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Overview of C. A brief history of C programming language Preprocessor Keywords, special symbols, identifier Variable Names, data types, declarations, address, value Fundamental data types: integer, floating point, character Statements Assignment Arithmetic expression Functions and

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overview of c
Overview of C
  • A brief history of C programming language
  • Preprocessor
  • Keywords, special symbols, identifier
  • Variable
    • Names, data types, declarations, address, value
    • Fundamental data types: integer, floating point, character
  • Statements
    • Assignment
    • Arithmetic expression
  • Functions and
    • Main function
    • Function call
    • Input and output functions
  • Program style
  • Compilation and execution
  • Program errors
a brief history of c programming language
A Brief History of C Programming Language
  • Who, when and why?
    • C programming language was created by Dennis Ritchie at AT&T Bell Labs in 1972,
      • a successor of B which was created by Ken Thompson at Bell Labs
    • Purpose of C was to enable programmers to develop applications more efficiently
  • UNIX OS almost totally rewritten in C, 1973
  • ANSI made a standard for C in 1983
  • MSDOS was also written in C, 1984
preprocessor directives and comments
Preprocessor Directives and Comments
  • Preprocessor directives
    • A preprocessor is a program that modifies the program prior to its compilation
    • A line starts with #, provides an instruction to the preprocessor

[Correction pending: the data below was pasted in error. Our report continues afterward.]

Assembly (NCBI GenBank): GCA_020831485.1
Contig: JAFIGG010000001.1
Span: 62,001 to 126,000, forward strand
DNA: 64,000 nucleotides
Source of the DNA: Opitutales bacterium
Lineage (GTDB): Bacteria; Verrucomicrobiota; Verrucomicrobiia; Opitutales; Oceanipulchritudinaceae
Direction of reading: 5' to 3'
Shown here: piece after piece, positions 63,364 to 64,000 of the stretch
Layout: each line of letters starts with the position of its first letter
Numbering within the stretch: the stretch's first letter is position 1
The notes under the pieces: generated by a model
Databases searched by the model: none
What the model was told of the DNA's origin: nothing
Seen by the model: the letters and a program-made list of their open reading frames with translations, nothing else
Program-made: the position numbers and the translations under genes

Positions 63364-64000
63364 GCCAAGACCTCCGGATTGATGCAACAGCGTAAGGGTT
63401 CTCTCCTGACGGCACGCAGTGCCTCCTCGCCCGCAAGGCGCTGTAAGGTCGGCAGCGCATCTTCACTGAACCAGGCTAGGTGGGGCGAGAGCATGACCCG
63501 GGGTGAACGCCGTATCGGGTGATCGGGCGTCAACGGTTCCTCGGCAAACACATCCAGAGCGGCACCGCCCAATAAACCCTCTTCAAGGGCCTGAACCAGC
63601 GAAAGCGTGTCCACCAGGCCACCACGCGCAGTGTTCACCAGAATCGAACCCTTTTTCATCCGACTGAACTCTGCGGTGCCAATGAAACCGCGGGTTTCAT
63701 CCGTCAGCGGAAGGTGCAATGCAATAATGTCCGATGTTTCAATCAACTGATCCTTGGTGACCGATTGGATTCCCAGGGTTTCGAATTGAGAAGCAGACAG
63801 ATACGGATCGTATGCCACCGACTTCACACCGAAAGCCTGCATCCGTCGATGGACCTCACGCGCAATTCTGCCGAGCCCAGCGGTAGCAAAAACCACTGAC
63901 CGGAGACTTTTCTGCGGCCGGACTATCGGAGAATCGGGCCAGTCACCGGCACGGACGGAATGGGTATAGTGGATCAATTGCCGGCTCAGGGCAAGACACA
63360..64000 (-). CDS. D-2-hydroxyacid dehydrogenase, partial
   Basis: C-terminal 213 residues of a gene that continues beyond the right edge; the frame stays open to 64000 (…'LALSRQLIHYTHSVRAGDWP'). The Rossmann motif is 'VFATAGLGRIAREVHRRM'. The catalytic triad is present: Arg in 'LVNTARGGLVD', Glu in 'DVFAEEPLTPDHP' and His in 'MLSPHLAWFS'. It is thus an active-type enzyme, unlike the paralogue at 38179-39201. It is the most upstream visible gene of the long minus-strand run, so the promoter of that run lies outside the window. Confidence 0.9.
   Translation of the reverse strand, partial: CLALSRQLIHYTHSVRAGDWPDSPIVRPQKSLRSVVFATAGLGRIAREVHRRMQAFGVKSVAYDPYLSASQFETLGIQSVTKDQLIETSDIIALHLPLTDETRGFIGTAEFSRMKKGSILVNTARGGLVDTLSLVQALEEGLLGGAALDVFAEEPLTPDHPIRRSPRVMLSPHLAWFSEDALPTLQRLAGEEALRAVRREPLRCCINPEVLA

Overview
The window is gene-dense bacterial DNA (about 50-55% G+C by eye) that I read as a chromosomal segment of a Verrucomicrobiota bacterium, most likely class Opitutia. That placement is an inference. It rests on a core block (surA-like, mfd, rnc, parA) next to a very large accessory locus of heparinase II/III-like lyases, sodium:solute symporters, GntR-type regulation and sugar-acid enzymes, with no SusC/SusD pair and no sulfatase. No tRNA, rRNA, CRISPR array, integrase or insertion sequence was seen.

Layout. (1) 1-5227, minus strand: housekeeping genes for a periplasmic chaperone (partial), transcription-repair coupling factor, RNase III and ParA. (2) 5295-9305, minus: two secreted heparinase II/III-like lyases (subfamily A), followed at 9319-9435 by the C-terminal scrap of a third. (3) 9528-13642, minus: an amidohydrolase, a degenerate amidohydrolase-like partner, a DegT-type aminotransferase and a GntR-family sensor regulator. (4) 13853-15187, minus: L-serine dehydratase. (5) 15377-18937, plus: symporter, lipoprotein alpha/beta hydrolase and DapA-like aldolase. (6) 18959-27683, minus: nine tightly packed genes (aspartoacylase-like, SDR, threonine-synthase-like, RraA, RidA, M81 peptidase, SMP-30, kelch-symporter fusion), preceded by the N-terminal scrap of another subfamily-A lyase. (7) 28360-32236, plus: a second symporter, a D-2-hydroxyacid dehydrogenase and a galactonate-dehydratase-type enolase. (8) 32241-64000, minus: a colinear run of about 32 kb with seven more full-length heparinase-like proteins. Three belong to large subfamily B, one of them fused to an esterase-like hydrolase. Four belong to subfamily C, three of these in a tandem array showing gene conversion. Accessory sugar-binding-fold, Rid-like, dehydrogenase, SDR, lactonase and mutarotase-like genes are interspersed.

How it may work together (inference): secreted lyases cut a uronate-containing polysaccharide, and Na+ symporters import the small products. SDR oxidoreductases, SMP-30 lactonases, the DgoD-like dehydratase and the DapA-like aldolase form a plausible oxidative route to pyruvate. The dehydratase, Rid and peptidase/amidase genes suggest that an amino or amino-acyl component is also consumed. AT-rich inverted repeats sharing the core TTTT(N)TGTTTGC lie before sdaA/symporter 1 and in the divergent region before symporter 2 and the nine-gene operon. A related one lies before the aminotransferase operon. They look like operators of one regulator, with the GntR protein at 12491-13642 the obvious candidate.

• Syntax:

# include <standard header file>

# define Name value

# include Name of another program file

    • Examples

#include <stdio.h>

#define KM_PER_MILE 1.609

#include ”file1.c”

  • Library
    • A collection of useful functions and symbols that may be accessed by a program.
      • scanf() and printf() are two functions in library stdio
  • Constant marco
    • A name that is replaced by a constant value in preprocessing
  • Comments
    • A comment is enclosed in /* and */, provides supplementary info, but is ignored by preprocessor and compiler
reserved words and special symbols
Reserved Words and Special Symbols
  • Reserved words (keywords) (See Appendix E)
    • A word that has special meaning in C. There are 40 reserved words in C
    • Data type

int, double, char, float, short, signed, unsigned, short, long, const, struct, union, typedef, static, extern

    • Flow control:

if, else, while, do, for, switch, case, default, break, continue, auto, return

  • Special symbols

#, /*, */, (, ), {, }, +, - *, /, %, ;, =

[, ]

identifiers
Identifiers
  • Standard identifier
    • A word has a special meaning, but may be redefined.
    • Function names defined in ANSI C library: scanf, printf
  • User-defined identifiers
    • User defined names for constant, variable, function name
    • Rules in choosing an identifier
      • Must consists only of letters, digits, and underscores
      • Cannot begin with a digit
      • No reserved word
      • Not being used by standard library
      • Case sensitive
  • Examples:
    • Valid identifer: Letter1, LETTER1, letter_1, a2
    • Invalid identifer: letter-1, $money, 3mp, double
  • Convention: meaningful, simple, consistent.

miles, kms, area_of_circle, price_per_sq_in

variables data types and declarations
Variables, Data Types, and Declarations
  • What is a variable?
    • A variable represents a location in memory, whose value can be changed. A variable is used to hold data in a program
  • A variable has four parts: a name, a data type, address, and value. A variable must be declared before using